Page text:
American Crime Story: Did Gianni Versace Meet Andrew Cunanan Before the Murder?

In the premiere episode of The Assassination of Gianni Versace: American Crime Story, the action largely centers around July 15, 1997 — what can be thought of as "present day" for the show — when Andrew Cunanan murdered Gianni Versace on the steps of the fashion designer's Miami Beach villa. But in between the two parts of the show dedicated to that day, there is a flashback to seven years earlier that shows the two men meeting in San Francisco. But did that really happen?

The answer is that no one knows for sure, and this is definitely a point of contention. Versace's family says the two men never met, but the book on which the show is based states that they did.

Author Maureen Orth, the journalist who wrote Vulgar Favors: Andrew Cunanan, Gianni Versace, and the Largest Failed Manhunt in U. S. History, maintains that the two men absolutely met in real life. She told the reporters at the 2018 Winter TCA press tour that she spoke to a number of sources who said Versace met Cunanan when the designer was in San Francisco doing costumes for the opera.

"Cunanan was invited to a party to meet Versace," said Orth. "And I talked to at least, I'd say, five different people on the record who went to the party, who saw them talking, and then I also talked to one of Andrew's friends who claims that Andrew was riding around in a white convertible with Versace and Antonio one night and, kind of, a decadent socialite from San Francisco who was well known, and Andrew had him bring the car over to the curb so he could introduce and make them see that he was with Versace."

She went on to say that the scene where Cunanan was recounting the night at the club to Liz Cote and her husband "absolutely happened," because she spoke to Cote's husband about it.

"I would say my sourcing in the book is 95 percent or more on the record, and I talked to over 400 people, and so, so many things that you might think were made up aren't made up. They happened," said Orth. "He absolutely did know Versace. To what extent he had a relationship with him or was seen with him afterwards or anything like that, I don't know. But he definitely said that line, 'If you are Versace, I'm Coco Chanel.' Three or four people told me that."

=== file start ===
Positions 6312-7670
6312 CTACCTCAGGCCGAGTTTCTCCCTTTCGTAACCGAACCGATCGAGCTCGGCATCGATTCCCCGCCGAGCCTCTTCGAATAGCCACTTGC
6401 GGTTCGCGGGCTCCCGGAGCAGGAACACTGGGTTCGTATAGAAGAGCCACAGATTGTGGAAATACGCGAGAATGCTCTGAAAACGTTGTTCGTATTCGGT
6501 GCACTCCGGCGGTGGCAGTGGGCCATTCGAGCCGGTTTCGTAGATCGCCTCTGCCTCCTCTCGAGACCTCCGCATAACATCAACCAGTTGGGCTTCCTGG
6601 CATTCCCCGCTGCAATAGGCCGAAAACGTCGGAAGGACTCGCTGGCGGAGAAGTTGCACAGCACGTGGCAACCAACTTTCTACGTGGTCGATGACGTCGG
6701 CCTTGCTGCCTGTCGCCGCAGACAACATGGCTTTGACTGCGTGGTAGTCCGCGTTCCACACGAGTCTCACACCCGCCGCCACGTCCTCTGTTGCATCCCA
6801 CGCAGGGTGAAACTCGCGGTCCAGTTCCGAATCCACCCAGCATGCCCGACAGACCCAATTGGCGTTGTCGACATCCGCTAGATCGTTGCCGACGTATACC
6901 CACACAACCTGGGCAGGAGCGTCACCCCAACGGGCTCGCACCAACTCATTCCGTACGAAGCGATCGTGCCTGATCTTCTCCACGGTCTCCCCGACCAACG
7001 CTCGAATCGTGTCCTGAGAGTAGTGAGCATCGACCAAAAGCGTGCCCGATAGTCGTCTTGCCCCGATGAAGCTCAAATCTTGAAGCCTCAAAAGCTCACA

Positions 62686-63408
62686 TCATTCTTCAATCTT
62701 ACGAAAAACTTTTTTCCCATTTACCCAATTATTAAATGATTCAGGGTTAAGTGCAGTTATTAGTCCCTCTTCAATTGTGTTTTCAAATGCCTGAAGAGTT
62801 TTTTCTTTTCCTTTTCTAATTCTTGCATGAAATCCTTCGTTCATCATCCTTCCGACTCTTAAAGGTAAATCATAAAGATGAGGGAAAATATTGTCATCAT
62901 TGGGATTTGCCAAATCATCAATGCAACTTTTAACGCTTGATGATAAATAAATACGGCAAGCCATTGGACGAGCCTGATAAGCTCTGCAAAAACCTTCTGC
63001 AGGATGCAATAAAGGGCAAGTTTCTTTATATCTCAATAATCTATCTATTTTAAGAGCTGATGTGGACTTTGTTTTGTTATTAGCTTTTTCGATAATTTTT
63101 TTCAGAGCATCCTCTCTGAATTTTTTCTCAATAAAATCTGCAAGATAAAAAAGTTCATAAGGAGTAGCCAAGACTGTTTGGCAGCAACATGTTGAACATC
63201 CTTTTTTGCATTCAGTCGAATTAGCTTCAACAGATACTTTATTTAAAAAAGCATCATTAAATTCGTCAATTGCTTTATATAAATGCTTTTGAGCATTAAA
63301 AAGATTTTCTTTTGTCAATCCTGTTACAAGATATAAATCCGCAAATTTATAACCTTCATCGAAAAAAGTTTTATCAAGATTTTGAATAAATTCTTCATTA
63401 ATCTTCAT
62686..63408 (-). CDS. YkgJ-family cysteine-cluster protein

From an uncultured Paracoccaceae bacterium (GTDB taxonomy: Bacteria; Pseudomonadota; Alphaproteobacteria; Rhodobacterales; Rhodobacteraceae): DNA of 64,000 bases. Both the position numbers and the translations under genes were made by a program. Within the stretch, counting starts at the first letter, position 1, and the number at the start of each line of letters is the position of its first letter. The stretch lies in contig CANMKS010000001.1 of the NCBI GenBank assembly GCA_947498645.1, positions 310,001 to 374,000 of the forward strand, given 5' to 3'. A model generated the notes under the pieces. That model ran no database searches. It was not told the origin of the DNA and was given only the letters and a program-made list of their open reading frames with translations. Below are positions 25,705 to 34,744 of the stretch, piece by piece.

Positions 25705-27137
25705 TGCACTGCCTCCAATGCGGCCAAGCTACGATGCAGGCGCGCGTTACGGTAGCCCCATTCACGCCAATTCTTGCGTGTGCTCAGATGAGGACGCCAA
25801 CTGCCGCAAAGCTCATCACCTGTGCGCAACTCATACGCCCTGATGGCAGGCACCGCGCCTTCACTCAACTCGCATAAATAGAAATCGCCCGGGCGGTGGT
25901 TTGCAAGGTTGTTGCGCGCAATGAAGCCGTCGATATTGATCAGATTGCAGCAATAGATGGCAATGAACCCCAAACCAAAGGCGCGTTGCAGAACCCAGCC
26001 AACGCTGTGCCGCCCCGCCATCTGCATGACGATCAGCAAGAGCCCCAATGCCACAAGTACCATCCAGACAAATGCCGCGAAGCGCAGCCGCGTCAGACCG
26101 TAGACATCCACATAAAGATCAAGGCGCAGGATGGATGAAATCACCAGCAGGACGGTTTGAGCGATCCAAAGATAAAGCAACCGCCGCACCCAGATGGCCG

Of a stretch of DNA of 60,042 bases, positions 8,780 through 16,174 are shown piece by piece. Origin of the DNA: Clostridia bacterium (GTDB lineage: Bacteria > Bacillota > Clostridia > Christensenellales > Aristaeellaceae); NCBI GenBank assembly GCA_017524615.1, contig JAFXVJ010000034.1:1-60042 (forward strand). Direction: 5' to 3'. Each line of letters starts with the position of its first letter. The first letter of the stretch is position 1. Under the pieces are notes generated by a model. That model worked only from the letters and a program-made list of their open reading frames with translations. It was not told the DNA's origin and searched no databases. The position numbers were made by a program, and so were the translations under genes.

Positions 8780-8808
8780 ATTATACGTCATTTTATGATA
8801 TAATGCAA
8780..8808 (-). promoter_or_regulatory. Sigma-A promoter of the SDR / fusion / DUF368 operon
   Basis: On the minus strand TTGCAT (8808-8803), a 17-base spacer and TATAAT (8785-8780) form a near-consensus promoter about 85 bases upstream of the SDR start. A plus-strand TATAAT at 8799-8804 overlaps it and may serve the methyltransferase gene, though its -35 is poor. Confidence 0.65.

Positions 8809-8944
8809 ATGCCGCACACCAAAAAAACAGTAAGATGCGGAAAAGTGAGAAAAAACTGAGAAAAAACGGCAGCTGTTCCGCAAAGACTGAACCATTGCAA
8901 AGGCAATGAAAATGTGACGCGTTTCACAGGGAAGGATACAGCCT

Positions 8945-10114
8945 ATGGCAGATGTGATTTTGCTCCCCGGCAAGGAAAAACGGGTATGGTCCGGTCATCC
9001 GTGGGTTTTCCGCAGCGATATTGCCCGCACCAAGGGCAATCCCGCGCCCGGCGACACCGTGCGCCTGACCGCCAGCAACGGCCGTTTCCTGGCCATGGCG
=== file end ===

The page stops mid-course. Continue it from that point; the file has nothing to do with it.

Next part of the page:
However, the executive producers for the show told me in an interview that they aren't as sure about the two men meeting, so they chose to frame the story from Andrew's point of view and let the viewers decide for themselves.

"People say they did. The family says they didn't. So we frame the meeting through Andrew's telling of the story, very deliberately and specifically," said Executive Producer Brad Simpson. "He tells the story of having met Versace. The rest of our show is told without somebody framing the story, so we leave it up to the viewer to decide if they think they met or not. But certainly in Andrew's mind they met."

Executive Producer Nina Jacobson added, "We can't know for sure. There's plenty of reason to believe they may have met and they may have had some connection to each other, but they may not have. Andrew was a liar."

"Or they may have been introduced at a club and Andrew turned it into something bigger," said Simpson.

What the executive producers want to stress is that they had more blanks to fill in this season than they did with season one. With The People vs. O.J. Simpson, there were myriad sources to consult — news footage, courtroom footage, books written by all the major players. But with season two, they had to invent some things that no one can give them a first-person account of because the people who were there are deceased. But they took great care in choosing what to dramatize for television.

"We always wanted to be very careful; even though there were blanks to fill in, we tried really hard to fill them in with what we believed to be true and framed through the larger themes," said Jacobson. "And if we didn't know, we really tried to allow for interpretation. We're always trying to get it as close to right as we could, knowing that there was not as much information to draw from, and try to do justice to people who were impacted by it."